K: Where did you go to look for a girl?
N (an elderly man): Formerly we went round to look for girls. When we found them, we sat on one side and they sat on the other side. And we asked them in turn which boy they liked. If one agreed, they shook hands.
K and N: Laughter
K: Did they love just by looking at each other?
N: Yes, it was just like that. After this it was not yet marriage. One had to go and ask about the character of the girl. The elders would not advise to marry if for example a certain girl was a thief or lazy….
In my mid-twenties living in southwestern Tanzania, I was learning about the Fipa people and their history for my doctoral dissertation. In eighteen months, I conducted over two hundred interviews across much of the northern portion of the Fipa plateau, sandwiched between Lakes Rukwa and Tanganyika. I was curious how their lives had changed as a result of Catholic missionaries who had declared 100% success after two generations of evangelizing.
I was drawn to this work for a number of reasons but one of them was the need to learn about their lives so as to construct a narrative that reflected their experience and added to scholarly understanding of the colonial experience in Africa. I was, as many scholars do, also seeking integration and wholeness for myself. What did I need to know about the lives of rural Africans in order to be a better North American?
In order to do so, I had to talk to people in a language other than my own and to listen, really listen to what they were telling me. I learned KiSwahili in graduate school and used it as an intermediary language to learn KiFipa (the local language) when I got to Tanzania. But language was just part of the equation.
Listening is not easy in one’s own language and culture. We do not learn to listen in any formal way in our education. If we are lucky, we have role models in our families and among our friends of people who really listen.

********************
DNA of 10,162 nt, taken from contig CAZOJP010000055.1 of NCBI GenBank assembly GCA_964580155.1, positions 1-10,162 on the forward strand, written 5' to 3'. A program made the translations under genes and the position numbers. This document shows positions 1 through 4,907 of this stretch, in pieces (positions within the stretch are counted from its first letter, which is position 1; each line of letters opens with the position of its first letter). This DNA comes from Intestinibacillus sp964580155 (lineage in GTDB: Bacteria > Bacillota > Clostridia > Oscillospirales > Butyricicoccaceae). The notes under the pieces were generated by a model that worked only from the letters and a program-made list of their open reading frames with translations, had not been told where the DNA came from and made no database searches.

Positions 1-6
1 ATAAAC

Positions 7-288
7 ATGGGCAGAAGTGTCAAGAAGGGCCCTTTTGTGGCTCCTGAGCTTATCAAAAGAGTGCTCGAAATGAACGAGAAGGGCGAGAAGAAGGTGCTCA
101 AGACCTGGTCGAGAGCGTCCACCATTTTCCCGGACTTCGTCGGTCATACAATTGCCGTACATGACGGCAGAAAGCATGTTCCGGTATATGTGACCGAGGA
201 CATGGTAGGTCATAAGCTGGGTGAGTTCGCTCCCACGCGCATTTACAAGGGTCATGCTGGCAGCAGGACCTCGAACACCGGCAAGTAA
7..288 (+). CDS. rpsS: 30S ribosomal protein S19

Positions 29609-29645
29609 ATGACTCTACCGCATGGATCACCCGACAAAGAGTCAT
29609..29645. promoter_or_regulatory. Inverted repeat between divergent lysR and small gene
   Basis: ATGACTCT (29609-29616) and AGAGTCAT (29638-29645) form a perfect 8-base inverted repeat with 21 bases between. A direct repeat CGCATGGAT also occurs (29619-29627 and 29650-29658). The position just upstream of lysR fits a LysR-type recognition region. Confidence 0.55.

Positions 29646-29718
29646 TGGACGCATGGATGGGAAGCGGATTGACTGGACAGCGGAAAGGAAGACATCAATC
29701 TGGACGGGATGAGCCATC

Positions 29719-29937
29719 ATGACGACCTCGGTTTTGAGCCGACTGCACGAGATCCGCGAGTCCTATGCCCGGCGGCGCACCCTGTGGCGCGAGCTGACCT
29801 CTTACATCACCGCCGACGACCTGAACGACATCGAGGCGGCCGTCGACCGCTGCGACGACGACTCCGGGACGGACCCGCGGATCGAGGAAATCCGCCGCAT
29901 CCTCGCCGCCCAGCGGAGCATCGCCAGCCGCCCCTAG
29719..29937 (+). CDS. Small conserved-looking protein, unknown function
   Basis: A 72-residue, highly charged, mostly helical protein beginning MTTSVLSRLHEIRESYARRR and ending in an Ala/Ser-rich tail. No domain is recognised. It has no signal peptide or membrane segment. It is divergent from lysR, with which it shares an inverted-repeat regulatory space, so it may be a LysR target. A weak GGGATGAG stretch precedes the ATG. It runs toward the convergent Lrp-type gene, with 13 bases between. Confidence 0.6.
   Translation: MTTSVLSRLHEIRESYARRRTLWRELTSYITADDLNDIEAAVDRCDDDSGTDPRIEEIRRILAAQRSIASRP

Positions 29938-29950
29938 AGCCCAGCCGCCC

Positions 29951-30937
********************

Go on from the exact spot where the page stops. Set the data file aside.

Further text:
I learned about listening from a fellow graduate student who had just returned from her fieldwork while I was still in school. She showed me some of her interview transcripts and the way she sought to draw her interlocuter out and allow for her ideas and train of thought as much as possible. To allow the person with whom I was speaking to direct the conversation as much as possible, she counseled, insert my own direction as little as possible. This is not as easy as it sounds, as I always had an agenda, a set of questions I sought to ask. But it was quickly clear that if I let them talk about what they wished my data would be far richer.
K: At what age did you get religious instruction?
E (an elderly woman): Formerly we were baptized at about ten years of age and some were even twelve years, already big girls with breasts already. We followed instruction for three weeks.
K: At Kasu or?
E: At Kasu we were already going every day. It was there we were selected and came here and followed religious instruction for three weeks.
K: Here at Chala?
E: Yes, it was then that the teacher selected so and so you go for the Holy Communion instructions.
K: At Chala?
E: Yes, at Chala. There were many people….we were very many… The mission station was only here.
Just repeating back the last phrase or words that I had heard from the person with whom I was speaking was often enough to encourage them to continue telling the story they were telling, to bring to life a certain understanding of the meaning and import of their own experience.
M (elderly woman): When we were working [for the Catholic sisters] we got 400 shillings a month.
K: Was that much money?
M: Yes, very much. I bought clothes and everything [pins, shoes] and some of it remained. I gave the remainder to Kontwa’s wife to keep it for me. When my father came from Mpanda and took some of this money, I cried. It was feast day and I wanted to buy clothes…. I cried very much. I felt much grief.